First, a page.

When the news first hit yesterday of the untimely death of activist and internet genius Aaron Swartz, people from the worlds of academia, journalism, progressive activism and the left-wing hacker culture sat stunned. That so many, from across this broad spectrum not only knew the 26-year old, but had been recipients of his legendary generosity (and sometimes his exacting ire), speaks to a life lived on a grand scale.

Although many of my colleagues knew the man, I did not, and as is too often the case for me, I am getting to know him through his obituaries. His accomplishments in so short a time — from when he wrote the first specification for RSS code at the age of 14, to his co-founding of the aggregation Web site Reddit, to his activism that led to the death of proposed bad internet law — boggle the mind. Today many minds are trying to wrap themselves around the news of his suicide, which took place on Friday night.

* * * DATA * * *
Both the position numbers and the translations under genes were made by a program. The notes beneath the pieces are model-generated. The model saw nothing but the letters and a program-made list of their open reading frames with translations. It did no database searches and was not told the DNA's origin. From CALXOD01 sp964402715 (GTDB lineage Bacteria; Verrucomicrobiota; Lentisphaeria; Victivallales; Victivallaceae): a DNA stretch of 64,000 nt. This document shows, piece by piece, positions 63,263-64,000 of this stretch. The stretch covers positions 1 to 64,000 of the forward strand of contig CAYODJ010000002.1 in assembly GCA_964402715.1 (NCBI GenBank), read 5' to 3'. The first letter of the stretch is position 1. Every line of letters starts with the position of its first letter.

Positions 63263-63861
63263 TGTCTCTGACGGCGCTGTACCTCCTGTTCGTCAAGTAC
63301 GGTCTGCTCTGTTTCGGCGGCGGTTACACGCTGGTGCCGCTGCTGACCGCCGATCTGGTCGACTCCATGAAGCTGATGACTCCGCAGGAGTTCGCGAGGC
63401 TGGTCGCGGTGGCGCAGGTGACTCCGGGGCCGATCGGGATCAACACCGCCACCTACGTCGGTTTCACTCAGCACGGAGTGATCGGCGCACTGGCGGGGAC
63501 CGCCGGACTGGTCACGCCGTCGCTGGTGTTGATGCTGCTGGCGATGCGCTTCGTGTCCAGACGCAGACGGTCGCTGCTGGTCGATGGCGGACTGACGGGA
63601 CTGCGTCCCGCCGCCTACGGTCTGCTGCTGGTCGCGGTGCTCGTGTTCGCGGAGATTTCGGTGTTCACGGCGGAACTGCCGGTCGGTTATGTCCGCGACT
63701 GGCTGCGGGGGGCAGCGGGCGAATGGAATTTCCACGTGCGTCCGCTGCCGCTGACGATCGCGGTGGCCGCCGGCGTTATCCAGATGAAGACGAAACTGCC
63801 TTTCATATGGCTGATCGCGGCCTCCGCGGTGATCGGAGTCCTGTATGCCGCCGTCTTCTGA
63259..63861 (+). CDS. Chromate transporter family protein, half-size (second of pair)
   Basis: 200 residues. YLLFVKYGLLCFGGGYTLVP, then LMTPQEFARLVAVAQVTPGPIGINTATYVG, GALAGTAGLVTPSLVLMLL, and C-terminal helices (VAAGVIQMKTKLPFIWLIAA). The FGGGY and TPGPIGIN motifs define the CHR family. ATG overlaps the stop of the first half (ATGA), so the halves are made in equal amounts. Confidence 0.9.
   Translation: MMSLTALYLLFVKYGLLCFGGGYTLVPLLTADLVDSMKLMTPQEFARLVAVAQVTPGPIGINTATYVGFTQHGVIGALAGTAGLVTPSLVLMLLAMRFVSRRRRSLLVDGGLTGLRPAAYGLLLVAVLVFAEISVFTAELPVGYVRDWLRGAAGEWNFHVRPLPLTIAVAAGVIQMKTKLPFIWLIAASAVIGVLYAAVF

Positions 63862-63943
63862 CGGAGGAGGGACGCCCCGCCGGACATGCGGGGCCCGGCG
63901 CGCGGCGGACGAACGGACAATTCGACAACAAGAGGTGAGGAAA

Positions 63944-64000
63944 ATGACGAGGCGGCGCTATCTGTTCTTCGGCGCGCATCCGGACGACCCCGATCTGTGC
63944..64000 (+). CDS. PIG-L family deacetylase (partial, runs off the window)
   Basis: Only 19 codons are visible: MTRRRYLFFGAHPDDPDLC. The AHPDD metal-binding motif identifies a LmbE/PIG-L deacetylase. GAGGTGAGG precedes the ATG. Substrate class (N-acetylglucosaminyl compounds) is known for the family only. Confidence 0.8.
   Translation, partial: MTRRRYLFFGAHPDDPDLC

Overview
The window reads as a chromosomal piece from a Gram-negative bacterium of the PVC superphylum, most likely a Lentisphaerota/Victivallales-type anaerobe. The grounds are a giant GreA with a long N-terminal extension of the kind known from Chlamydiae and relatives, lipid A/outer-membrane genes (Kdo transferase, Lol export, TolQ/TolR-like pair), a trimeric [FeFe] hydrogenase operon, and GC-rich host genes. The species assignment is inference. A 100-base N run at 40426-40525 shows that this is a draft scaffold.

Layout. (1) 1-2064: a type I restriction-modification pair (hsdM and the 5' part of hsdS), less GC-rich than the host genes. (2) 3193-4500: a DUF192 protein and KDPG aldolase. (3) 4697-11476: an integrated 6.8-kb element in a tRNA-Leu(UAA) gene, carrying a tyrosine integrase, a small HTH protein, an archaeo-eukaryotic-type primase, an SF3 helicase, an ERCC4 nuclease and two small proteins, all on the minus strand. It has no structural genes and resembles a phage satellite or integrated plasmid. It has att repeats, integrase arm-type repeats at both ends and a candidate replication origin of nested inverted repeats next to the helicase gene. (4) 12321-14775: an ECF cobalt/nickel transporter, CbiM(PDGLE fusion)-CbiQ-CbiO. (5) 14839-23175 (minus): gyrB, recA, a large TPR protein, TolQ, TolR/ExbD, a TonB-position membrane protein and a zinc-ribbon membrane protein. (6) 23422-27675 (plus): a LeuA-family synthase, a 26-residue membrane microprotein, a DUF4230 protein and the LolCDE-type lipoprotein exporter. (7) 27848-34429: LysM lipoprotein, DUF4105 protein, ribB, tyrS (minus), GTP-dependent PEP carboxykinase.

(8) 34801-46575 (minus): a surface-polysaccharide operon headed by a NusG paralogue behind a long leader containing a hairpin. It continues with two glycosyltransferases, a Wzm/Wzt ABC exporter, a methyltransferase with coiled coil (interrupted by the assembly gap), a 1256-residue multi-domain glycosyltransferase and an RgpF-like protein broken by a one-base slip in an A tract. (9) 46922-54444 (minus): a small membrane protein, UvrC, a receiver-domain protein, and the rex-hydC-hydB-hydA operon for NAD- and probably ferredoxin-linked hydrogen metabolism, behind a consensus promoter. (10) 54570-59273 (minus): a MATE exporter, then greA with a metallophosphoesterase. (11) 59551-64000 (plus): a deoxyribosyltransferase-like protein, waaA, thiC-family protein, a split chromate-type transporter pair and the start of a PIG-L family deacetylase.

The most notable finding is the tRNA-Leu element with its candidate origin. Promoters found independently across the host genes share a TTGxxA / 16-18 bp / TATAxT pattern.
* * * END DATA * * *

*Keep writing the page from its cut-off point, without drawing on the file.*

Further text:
Even in death, Swartz is stirring up discussion, this time about the nature of our judicial system. To make a point, he had hacked into JSTOR, the paywall-protected archives of scholarly articles, and Carmen Ortiz, the federal prosecutor in Boston, threw the book at him. He was facing 35 years in prison, despite the fact that he never demonstrated any intent to make money from his prank. Many are attributing his death to this fact.

The New York Times has a thorough obituary. The Nation’s Rick Perlstein offers a revealing elegy.